Yes, it’s that time again: time for mosquito spraying and time to keep ourselves protected from mosquito bites. Our community is a great place to live, but we do need to be diligent about mosquito protection. We all know the basics, but as vice chair of the county legislature’s Health Committee, one of my accountabilities is to keep you fully apprised of county efforts to minimize our exposure to mosquitoes and of current preventatives against mosquito bites.
The U.S. Environmental Protection Agency has proposed a plan to clean up contaminated soil and sediment at the Lower Ley Creek area of the Onondaga Lake Superfund Site located in the town of Salina. Discharges from nearby industries and a landfill have contaminated the soil and sediment with polychlorinated biphenyls (PCBs) and other hazardous substances. PCBs are potentially cancer-causing chemicals that can build up in the tissue of fish and other wildlife and pose a threat to people who eat them. The EPA proposal calls for a combination of excavation, capping and disposal of contaminated soil and sediment.
Onondaga County Interim Commissioner of Health Michelle Mignano announced that the New York State Department of Health’s laboratory has reported finding evidence of Eastern Equine Encephalitis (EEE) in a mosquito pool. The mosquito pool was collected on July 10 at our Taft Road trap site located at East Taft Road (near the Totman Road intersection). Due to this finding and the recent high mosquito count, aerial spraying of the Cicero Swamp and immediate surrounding areas will be done between the hours of 6 and 9 p.m. Tuesday, July 22, weather permitting. Residents in the spray areas will be notified through the media and through the emergency notification system.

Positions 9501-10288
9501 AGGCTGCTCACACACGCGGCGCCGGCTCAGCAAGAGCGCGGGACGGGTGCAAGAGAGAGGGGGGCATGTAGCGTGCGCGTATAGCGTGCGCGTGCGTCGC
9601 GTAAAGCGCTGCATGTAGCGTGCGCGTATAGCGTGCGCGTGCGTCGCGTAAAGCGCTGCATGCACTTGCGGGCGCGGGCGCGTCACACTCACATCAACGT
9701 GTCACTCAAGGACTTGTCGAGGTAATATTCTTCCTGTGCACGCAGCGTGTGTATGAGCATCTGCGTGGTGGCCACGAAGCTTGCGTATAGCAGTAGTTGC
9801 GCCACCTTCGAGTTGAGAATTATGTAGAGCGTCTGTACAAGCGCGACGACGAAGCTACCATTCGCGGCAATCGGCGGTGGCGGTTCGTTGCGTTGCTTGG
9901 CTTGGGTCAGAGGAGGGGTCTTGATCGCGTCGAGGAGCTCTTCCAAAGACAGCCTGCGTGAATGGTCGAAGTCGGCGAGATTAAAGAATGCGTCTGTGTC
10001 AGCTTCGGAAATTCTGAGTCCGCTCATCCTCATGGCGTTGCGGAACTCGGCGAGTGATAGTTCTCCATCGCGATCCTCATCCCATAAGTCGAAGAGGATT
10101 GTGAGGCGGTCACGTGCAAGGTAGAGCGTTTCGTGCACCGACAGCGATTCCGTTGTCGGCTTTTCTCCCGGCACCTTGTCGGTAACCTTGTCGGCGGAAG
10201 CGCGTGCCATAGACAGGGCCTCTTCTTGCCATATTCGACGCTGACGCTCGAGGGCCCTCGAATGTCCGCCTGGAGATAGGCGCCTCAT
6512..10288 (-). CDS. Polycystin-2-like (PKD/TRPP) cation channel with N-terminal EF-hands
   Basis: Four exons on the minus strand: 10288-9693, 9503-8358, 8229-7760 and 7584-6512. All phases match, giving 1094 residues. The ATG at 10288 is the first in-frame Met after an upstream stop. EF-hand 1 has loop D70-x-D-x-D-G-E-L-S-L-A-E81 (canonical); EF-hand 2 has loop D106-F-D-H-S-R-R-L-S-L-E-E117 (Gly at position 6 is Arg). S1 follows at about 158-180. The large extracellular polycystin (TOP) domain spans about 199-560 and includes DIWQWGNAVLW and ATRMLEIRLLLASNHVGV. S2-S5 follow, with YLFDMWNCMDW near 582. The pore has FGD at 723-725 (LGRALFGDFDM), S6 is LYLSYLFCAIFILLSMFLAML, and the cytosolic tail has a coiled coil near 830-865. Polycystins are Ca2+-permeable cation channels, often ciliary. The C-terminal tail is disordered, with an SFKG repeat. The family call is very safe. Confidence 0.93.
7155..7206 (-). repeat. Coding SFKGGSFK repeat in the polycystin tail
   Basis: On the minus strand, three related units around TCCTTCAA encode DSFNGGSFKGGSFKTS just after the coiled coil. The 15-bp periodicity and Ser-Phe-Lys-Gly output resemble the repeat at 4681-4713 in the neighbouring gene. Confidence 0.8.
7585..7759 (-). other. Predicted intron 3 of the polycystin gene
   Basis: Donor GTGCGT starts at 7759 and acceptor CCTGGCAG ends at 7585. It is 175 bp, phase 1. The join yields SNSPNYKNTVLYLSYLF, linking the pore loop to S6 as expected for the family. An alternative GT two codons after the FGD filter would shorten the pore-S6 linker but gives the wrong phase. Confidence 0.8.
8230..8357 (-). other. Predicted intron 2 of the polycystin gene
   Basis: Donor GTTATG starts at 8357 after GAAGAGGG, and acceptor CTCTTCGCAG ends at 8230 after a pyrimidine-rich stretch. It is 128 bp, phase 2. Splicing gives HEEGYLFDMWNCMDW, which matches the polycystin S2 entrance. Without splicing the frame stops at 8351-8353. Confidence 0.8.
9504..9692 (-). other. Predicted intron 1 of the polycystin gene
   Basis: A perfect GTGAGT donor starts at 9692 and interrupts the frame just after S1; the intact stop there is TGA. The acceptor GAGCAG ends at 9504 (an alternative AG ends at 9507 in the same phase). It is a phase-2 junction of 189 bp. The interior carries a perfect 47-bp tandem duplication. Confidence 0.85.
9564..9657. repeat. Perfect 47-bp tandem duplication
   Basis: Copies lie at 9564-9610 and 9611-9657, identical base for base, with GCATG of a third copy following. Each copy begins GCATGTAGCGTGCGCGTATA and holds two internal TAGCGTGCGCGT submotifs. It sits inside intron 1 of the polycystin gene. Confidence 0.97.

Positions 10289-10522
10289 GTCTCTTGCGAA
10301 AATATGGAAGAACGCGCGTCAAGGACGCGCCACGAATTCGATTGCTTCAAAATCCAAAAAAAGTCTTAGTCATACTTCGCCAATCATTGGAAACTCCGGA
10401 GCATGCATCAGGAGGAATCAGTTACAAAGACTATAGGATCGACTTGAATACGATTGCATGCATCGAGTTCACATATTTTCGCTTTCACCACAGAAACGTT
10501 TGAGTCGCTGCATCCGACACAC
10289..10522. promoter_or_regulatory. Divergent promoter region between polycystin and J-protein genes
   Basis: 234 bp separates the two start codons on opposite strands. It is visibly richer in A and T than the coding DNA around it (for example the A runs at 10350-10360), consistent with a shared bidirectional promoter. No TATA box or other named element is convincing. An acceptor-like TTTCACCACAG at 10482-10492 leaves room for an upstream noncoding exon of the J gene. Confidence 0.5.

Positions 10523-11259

With summer in full swing, many residents will be looking to public beaches to keep cool. But what happens when the beaches are closed? It’s a problem we’ve seen several times over the last couple of years at Oneida Shores in Brewerton, as well as other beaches along Oneida Lake. The park was closed to swimmers late last month by the Onondaga County Department of Health because E. coli bacteria had been found in unacceptable levels during routine sampling.
Lawmakers, local groups deal with invasive species that pose threats to environment, infrastructure
Several new threatening invasive species have emerged in Central New York within the past 10 years that have caused lawmakers, government agencies and private groups to take action. These include emerald ash borers, milfoil, hydrilla and wild boars.
Recently, Ms. Linda Young wrote in regarding feral cats in the town of Salina. While informative, it was one-sided, and the reader deserves a view of the other side. Ms. Young praises the woman who “took action” against the feral cat population and began to neuter them and adopt out those she could. What was not mentioned is that this woman also has been feeding the feral cats for the past 10 years, beginning with a female and a litter of kittens with others drawn into the area yearly. Advocates claim trap-neuter-return (TNR) keeps new kittens from being born, leading to an eventual elimination of the colony as members die off naturally. If true, the original colony should have died off, leaving us feral cat-free. The fact is if TNR worked, there would have been no opportunity for an additional 32 cats to come around needing to be neutered. Ms. Young’s claim that TNR took this colony from 32 to seven cats is false; this colony started with an initial litter, and over 10 years, up to 32 cats showed up at the food bowl spontaneously. All but seven were relocated — and of those remaining (and we’ve seen far more than seven), not all have successfully been neutered and vaccinated, which means we still have disease-carrying breeding cats present. While TNR advocates tout studies that cats are territorial and will chase other cats away, just as many studies show that a ready food source overrides this and simply attracts more cats. TNR advocates also claim that trapping and removing feral cats doesn’t solve the problem as it produces a “vacuum effect” in which new cats move in and replace those removed. However, just as many studies show this only occurs if food continues to be provided.